Did Mr. Comey by any chance give some supporting material for your claim, or did he just tell you all about his activities?

 

Back to basics - what is the cover-up?

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Re: The Trump Cover-Up is Revealed

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Message 13 of 24

Cent RE: Washington Post over Townhall.  Add to that list--NPR, CNN, Politico--This story has been all over the news, and it has been covered by credible news sources.  I'm sure others have carried it too--there for the reading if one actually wants to know the truth!!

Gee, I miss having a real President!!
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Re: The Trump Cover-Up is Revealed

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Message 14 of 24

@rk9152 wrote:

@Centristsin2010 wrote:
 
Accounts from more than 30 officials at the White House, Justice Department and on Capitol Hill indicate that President Trump was angry that FBI Director James B. Comey would not support his baseless claim that President Obama had his campaign offices wiretapped. Trump also fumed that Comey was giving too much attention to the Russia probe and not enough to investigating leaks to journalists.
 
 
Inside Trump’s anger and impatience — and his sudden decision to fire Comey
 

Every time FBI Director James B. Comey appeared in public, an ever-watchful President Trump grew increasingly agitated that the topic was the one that he was most desperate to avoid: Russia.

Trump had long questioned Comey’s loyalty and judgment, and was infuriated by what he viewed as the director’s lack of action in recent weeks on leaks from within the federal government. By last weekend, he had made up his mind: Comey had to go.

 

At his golf course in Bedminster, N.J., Trump groused over Comey’s latest congressional testimony, which he thought was “strange,” and grew impatient with what he viewed as his sanctimony, according to White House officials. Comey, Trump figured, was using the Russia probe to become a martyr.

 

Back at work Monday morning in Washington, Trump told Vice President Pence and several senior aides — Reince Priebus, Stephen K. Bannon and Donald McGahn, among others — that he was ready to move on Comey. First, though, he wanted to talk with Attorney General Jeff Sessions, his trusted confidant, and Deputy Attorney General Rod J. Rosenstein, to whom Comey reported directly. Trump summoned the two of them to the White House for a meeting, according to a person close to the White House.

 

The president already had decided to fire Comey, according to this person. But in the meeting, several White House officials said Trump gave Sessions and Rosenstein a directive: to explain in writing the case against Comey.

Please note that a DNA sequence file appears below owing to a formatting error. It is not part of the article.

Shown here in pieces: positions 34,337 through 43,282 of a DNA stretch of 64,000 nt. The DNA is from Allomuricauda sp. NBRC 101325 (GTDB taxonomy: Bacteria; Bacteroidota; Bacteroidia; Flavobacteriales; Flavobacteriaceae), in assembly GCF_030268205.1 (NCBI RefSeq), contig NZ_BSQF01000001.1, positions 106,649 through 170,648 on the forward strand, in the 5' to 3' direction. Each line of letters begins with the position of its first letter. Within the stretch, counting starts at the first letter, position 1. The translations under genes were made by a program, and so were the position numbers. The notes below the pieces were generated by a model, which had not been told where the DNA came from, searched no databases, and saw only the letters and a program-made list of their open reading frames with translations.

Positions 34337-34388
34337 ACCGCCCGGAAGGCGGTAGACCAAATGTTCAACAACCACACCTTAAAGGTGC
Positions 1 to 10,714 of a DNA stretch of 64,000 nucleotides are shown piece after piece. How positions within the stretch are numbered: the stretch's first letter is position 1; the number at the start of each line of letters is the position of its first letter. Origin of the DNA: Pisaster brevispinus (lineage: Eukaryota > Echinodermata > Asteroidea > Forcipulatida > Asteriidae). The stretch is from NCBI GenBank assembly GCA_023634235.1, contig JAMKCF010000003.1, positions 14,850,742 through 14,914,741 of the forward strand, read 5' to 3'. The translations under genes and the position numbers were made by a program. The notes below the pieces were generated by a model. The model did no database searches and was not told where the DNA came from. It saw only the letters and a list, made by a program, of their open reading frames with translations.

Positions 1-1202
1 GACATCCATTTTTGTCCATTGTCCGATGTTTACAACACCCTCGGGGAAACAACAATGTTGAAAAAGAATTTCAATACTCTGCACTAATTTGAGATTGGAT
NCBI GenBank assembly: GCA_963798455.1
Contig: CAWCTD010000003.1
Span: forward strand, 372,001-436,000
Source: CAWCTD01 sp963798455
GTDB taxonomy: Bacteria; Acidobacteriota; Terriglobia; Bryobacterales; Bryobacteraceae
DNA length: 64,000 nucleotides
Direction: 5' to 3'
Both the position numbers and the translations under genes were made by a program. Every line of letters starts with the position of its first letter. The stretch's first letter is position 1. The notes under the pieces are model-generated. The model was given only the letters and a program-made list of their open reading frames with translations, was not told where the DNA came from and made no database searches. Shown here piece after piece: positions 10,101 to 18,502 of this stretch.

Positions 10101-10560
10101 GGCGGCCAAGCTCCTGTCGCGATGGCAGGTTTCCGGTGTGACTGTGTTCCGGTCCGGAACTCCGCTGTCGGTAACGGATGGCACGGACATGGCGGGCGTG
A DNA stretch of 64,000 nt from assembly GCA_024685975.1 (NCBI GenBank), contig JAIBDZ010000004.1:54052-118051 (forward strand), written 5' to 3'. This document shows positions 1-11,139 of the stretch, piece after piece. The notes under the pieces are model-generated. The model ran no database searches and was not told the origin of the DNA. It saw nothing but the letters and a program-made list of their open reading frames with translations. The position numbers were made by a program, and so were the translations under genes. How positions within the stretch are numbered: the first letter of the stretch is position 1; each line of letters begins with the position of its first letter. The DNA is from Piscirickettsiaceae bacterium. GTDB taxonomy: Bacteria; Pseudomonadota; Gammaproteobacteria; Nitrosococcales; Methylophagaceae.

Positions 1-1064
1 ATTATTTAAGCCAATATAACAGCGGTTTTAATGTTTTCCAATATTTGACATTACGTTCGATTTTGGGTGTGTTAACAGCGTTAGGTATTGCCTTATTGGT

The pair quickly fulfilled the boss’s orders, and the next day Trump fired Comey — a breathtaking move that thrust a White House already accustomed to chaos into a new level of tumult, one that has legal as well as political consequences.

Rosenstein threatened to resign after the narrative emerging from the White House on Tuesday evening cast him as a prime mover of the decision to fire Comey and that the president acted only on his recommendation, said the person close to the White House, who spoke on the condition of anonymity because of the sensitivity of the matter.

 

Justice Department officials declined to comment.

 

The stated rationale for Comey’s firing delivered Wednesday by principal deputy White House press secretary Sarah Huckabee Sanders was that he had committed “atrocities” in overseeing the FBI’s probe into Hillary Clinton’s use of a private email server as secretary of state, hurting morale in the bureau and compromising public trust.

 

“He wasn’t doing a good job,” Trump told reporters Wednesday. “Very simple. He wasn’t doing a good job.”

 

much much more at:  Inside Trump’s anger and impatience — and his sudden decision to fire Comey


From the article, "said the person close to the White House", "according to a person close to the White House", "officials said", "these people said", "according to several people familiar with the dynamic" - might it not be wise to await the words of the people themselves?

 

ANY "person close to the white house" instantly has more credibilility than trump. 


"FAKE 45 #illegitimate" read a sign at the Woman's March in DC, 1/27/2017
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Re: The Trump Cover-Up is Revealed

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Message 15 of 24

@NOTHAPPENING wrote:

@Centristsin2010 wrote: 

Rosenstein threatened to resign after the narrative emerging from the White House on Tuesday evening cast him as a prime mover of the decision to fire Comey and that the president acted only on his recommendation, said the person close to the White House, who spoke on the condition of anonymity because of the sensitivity of the matter.